Fifth Avenue Highrise Trial Pulls Iran Standoff Into Trump EraBy
U.S. wants to seize NYC tower, assets worth about $500 million
Foundation director touted mission in country of ‘Great Satan’
Manhattan’s Fifth Avenue packs a world of intrigue into a few blocks. Trump Tower at 57th Street was the launch pad for Donald Trump’s run to the White House. Four blocks south, 666 Fifth Ave. is a white elephant that has pushed owner Jared Kushner, Trump’s son-and-law and adviser, into a well-scrutinized hunt for rich investors.
Then there’s the nearly decade-long legal melodrama over a 36-story building across the street from Kushner’s tower. U.S. prosecutors are in the home stretch of an attempt to seize 650 Fifth Ave. and related assets from a charity that owns it, alleging the organization is a front for Iran’s government and that it violated economic sanctions against Iran since 1995.
In a trial entering its fourth week in Manhattan federal court, prosecutors say the building’s primary owner, the Alavi Foundation, has illegally funneled millions of dollars to Iran under cover of its charitable activities. They hope to recapture more than $500 million with the proceeds going to victims of Iranian-sponsored terrorism.
Alavi’s lawyers maintain that the foundation is independent of Iran’s government and spends its money on schools, health care and higher education, as well as promoting Persian culture and supporting interfaith studies.
Prosecutors first moved in 2008 to seize 650 Fifth Ave. Five years later, U.S. District Judge Katherine Forrest granted the government’s request, but she was slapped down by appellate judges last year who sent the case back to her for trial. The case has unfolded as the U.S. relationship with the Islamic Republic of Iran has gone from “axis of evil” territory during the administration of President George W. Bush, through a period of détente under President Barack Obama, and back to a state of hostility under Trump.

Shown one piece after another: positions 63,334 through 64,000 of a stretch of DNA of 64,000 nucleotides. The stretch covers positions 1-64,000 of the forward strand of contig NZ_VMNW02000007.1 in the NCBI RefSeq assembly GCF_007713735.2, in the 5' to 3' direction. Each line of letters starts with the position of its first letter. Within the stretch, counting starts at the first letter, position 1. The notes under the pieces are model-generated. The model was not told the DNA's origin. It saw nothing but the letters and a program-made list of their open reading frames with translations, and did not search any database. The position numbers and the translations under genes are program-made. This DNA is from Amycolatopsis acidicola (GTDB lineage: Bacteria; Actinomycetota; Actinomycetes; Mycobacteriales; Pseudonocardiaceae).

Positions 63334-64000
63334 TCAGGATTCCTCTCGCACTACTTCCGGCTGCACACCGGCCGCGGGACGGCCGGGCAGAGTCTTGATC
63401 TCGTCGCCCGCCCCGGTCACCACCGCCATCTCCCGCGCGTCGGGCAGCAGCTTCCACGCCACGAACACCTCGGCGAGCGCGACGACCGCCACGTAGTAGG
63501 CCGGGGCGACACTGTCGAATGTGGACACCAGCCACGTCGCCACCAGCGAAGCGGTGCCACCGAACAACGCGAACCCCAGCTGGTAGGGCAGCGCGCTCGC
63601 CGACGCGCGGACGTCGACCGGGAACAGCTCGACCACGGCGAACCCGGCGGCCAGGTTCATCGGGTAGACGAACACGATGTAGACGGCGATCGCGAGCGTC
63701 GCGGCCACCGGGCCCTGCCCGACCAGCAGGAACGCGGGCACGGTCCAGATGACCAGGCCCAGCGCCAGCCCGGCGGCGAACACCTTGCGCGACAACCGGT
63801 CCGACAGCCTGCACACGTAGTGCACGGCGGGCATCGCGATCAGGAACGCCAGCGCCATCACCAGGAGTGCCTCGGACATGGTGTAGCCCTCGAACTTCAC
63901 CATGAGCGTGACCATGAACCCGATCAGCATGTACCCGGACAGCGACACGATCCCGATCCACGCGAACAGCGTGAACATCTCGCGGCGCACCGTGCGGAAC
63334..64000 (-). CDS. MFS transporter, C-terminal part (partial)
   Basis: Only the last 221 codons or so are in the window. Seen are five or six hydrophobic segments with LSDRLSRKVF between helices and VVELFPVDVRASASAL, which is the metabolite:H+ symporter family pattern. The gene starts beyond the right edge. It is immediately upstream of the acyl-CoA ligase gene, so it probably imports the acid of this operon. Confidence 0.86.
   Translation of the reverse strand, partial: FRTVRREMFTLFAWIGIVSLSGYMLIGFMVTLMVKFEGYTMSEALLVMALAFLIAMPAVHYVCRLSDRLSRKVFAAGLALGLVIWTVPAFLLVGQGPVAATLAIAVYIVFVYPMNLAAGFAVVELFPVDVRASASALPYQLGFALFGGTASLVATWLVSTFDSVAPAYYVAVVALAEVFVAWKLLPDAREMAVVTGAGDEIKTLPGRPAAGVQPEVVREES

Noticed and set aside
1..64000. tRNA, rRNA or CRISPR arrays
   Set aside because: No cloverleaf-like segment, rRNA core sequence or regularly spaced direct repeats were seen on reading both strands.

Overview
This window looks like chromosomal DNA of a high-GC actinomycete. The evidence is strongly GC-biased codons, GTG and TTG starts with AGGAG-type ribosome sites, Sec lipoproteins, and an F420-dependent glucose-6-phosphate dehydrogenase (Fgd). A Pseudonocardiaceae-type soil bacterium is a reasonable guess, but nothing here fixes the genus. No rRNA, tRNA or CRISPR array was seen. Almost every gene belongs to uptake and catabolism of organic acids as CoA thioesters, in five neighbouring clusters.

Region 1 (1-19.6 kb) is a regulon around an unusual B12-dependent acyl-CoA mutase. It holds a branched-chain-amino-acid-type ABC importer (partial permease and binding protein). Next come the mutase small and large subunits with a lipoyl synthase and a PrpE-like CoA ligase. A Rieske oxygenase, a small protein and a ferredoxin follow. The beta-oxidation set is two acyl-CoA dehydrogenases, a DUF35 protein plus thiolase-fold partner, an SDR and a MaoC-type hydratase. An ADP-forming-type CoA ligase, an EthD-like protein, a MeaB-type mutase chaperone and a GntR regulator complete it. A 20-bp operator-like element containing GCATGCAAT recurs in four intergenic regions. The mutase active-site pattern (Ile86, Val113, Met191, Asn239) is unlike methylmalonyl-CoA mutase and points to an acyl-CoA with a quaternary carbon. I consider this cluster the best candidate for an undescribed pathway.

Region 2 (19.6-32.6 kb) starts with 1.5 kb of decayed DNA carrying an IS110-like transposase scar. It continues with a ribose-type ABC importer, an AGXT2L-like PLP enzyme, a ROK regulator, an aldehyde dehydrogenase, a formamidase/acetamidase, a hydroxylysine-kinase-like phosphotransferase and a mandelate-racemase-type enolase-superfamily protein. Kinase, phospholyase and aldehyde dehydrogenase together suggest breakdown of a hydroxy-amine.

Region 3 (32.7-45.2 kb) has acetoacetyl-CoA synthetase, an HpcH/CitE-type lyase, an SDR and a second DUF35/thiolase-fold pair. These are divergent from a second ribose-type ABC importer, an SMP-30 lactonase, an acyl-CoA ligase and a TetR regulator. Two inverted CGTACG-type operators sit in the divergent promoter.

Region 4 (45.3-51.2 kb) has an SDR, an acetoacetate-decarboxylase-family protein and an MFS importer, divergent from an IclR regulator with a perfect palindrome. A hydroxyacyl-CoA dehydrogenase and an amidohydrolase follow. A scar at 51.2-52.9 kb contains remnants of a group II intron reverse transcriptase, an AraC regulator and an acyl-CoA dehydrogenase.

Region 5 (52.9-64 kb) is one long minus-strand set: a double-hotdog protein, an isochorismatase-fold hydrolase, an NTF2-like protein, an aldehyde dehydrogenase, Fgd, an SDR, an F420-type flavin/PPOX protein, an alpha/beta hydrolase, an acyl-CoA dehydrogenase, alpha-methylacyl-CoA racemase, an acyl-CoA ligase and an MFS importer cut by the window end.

“The likelihood of getting a jury sympathetic to Iran in New York is pretty slim,” said Barbara Slavin, acting director of the Future of Iran Initiative at the Atlantic Council. “Assuming this case goes against the foundation, it will be yet another brick in the wall that this administration is trying to rebuild with Iran.”
The trial may prove to be a further irritant to U.S.-Iranian relations as prosecutors dredge up the acts of current Iranian officials. Prosecutors are expected to argue that a $4 million legal settlement paid by Alavi in 2004 was hush money designed to keep a former charity official from revealing the true nature of the organization.
That payment was allegedly ordered by Mohammad Javad Zarif, who was then Iran’s UN ambassador in New York. Zarif was the lead negotiator who worked with John Kerry, Obama’s Secretary of State, on the 2015 agreement limiting Iran’s nuclear capabilities in return for lifting of some economic sanctions.
The trial will cap a range of investigations that have already cost European banks more than $18 billion in fines, penalties and forfeitures. When Alavi was originally investigated by the office of then-Manhattan District Attorney Robert Morgenthau, a young attorney determined that many of Wall Street’s largest European-based banks removed the names of Iranian clients from transactions. This allowed the banks to wire money in and out of the U.S. through correspondent bank accounts in violation of U.S. sanctions, prosecutors said.
The District Attorney’s office used that evidence to launch cases against such banks as Lloyds Banking Group Plc, Credit Suisse Group Plc, Barclays Plc, Standard Chartered and others, culminating in an $8.9 billion settlement with BNP Paribas SA in 2014.